Bob Hoffman

aka The Ad Contrarian; partner, Type A Group

First, the disclaimers. It is always dangerous to comment on cultural artifacts when you are an outsider to the culture. There may be references, people and terminology in these spots that are commonplace to Brits but a mystery to a Yank. Nonetheless, I’ve made a career out of having firmly held ill-informed opinions, so here we go.

DC Shoes’ (1) "Robbie Maddison’s pipe dream" is a truly amazing piece of film. It is so good and so compelling that, by virtue of its excellence, it may overcome the fact that it is pointless. The school of "let’s do something cool and throw our logo on the end" is a very tired structure. But sometimes, as in this case, the "cool" is so transcendent that it works. Caution to other marketers: this film is at least two standard deviations better than what you will produce. 

The Lucozade (3) "find your flow" spot looks like a parody of advertising. It contains a very nice trove of trite "you can do anything" commercial gimmicks. I’ve seen this spot way too many times in way too many categories. It is advertising that looks exactly like advertising.

Everybody in advertising hates old people. The average age of a Lexus (2) buyer here in the States is 57 years old. In fact, about 60 per cent of new-car buying is done by people over 50. Of course, Lexus hates that. It is attempting to broaden its appeal by targeting young people. It would do better to spend its money against people who actually buy cars. The hoverboard campaign will have great viral appeal and sell about no cars.

I have no understanding of fashion advertising and never have. For the most part, I find it remarkably stupid, ugly and unpleasant. For art students, fashion advertising seems to be the last stop on the "I-Want-To-Be-An-Avant-Garde-Artist-But-Don’t-Have-The-Talent" train. It’s a safe haven for advertising’s worst instincts. I’m sure this Calvin Klein Jeans (5) trash will have great appeal to the type of troglodytes who find global teen sensibility interesting. In other words, a lot of people.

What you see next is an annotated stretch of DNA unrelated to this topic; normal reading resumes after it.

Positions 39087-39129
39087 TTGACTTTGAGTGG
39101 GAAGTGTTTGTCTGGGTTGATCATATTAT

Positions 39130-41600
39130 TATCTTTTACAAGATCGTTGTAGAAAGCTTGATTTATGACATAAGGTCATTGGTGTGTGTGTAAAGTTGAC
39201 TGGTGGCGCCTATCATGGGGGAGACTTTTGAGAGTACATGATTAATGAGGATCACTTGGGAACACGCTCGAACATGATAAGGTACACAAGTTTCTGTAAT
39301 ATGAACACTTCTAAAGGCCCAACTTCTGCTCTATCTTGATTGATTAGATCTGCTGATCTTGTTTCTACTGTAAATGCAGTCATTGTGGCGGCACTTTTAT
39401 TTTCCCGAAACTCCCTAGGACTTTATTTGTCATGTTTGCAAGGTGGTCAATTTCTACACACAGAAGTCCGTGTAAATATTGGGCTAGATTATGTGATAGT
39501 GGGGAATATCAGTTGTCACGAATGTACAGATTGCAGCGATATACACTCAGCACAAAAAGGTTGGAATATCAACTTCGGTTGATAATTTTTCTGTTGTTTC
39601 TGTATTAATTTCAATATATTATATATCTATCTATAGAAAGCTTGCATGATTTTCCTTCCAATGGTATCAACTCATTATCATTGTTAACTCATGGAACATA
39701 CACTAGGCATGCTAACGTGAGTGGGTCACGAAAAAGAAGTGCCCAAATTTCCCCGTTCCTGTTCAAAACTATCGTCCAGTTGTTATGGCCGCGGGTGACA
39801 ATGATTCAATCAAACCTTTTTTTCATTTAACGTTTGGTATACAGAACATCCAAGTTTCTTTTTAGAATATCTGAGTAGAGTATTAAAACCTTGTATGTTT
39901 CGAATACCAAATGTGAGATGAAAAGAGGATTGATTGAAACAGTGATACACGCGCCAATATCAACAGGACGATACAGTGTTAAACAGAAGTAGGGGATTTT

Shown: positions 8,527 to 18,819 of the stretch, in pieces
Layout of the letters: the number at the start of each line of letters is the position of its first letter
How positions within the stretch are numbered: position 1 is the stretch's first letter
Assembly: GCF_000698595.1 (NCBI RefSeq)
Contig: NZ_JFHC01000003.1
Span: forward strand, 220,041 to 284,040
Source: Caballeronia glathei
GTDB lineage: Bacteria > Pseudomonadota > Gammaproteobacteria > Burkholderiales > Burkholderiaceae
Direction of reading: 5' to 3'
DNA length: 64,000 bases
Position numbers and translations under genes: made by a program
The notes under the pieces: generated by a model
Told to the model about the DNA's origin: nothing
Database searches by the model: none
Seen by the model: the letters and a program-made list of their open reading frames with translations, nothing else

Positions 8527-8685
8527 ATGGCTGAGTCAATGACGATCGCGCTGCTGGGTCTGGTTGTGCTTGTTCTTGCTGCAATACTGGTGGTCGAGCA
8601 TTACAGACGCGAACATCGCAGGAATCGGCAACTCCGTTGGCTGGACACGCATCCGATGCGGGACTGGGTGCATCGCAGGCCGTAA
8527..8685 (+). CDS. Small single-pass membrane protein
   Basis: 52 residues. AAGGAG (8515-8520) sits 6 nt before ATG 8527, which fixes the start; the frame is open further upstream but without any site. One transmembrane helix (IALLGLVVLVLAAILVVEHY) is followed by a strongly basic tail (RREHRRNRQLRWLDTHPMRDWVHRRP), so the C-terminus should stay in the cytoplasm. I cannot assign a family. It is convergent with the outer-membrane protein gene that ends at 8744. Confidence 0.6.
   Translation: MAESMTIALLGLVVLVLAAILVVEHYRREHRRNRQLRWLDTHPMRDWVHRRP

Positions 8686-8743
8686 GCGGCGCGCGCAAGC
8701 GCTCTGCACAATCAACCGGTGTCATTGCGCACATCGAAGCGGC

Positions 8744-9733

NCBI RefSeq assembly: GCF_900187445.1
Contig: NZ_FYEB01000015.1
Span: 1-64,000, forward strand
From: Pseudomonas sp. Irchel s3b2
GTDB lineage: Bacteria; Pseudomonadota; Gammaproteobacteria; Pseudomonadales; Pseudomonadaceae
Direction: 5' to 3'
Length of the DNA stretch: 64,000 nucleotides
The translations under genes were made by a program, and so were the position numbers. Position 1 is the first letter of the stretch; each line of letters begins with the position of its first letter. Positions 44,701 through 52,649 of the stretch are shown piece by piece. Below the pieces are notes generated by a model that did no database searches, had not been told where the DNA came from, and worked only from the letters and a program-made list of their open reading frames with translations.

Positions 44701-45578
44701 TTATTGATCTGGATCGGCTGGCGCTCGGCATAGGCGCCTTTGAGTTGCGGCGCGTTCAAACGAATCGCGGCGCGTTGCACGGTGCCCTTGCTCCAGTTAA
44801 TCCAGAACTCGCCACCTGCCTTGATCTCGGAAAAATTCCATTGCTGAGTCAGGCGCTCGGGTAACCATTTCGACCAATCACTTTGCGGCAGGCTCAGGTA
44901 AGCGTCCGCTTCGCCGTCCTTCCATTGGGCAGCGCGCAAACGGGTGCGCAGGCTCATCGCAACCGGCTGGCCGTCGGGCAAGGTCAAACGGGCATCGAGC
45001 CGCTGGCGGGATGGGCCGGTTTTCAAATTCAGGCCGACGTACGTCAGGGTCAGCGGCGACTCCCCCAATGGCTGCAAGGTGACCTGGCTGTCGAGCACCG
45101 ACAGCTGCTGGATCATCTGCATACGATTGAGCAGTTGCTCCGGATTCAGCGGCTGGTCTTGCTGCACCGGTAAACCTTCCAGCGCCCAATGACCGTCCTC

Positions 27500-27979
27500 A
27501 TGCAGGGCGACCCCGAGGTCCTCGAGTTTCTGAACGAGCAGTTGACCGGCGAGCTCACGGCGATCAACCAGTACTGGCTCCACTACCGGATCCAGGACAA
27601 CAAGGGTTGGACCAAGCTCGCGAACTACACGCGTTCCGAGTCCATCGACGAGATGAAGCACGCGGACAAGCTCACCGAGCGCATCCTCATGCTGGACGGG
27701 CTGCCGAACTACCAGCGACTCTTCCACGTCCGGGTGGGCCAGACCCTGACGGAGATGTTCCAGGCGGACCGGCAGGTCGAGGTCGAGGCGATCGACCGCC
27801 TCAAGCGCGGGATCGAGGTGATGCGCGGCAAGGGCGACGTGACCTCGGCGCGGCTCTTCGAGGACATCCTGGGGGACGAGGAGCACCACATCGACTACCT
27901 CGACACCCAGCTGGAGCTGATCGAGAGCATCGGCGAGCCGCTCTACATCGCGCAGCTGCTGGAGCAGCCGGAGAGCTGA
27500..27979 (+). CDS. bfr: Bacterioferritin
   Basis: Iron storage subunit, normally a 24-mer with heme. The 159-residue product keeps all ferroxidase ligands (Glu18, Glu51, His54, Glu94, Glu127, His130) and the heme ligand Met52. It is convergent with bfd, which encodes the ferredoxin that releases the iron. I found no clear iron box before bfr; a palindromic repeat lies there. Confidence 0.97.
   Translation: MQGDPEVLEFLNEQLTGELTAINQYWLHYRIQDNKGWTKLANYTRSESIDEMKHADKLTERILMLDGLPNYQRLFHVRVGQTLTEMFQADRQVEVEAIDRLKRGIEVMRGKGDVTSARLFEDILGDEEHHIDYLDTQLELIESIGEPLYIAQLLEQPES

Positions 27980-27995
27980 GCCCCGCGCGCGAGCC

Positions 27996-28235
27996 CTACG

HP’s (4) "Sprout" spot infuriates me. It is almost wonderful. The set-up is terrific with a beautiful vocal arrangement of The Logical Song and lovely film. But, somewhere along the line some brand babbler got in the way and it all went to hell. When we get to the payoff – that annoying thing called the product – there is not even a hint of what "Sprout" is or does. Apparently, like every other computer-related product that ever made a commercial, it frees up my creativity. Yeah, thanks. I watched this spot half-a-dozen times – wanting to love it – in the hope that maybe I had missed something. I hadn’t. It is another case of misguided "branding" – an advertiser ignoring the critical importance of explaining what the fuck their product does because they think we’re going to fall in love with their brand. Creative directors, please write this in very large letters on your bathroom mirror: "We don’t get them to try our product by convincing them to love our brand. We get them to love our brand by convincing them to try our product."

Bob Hoffman is the author of Marketers Are From Mars, Consumers Are From New Jersey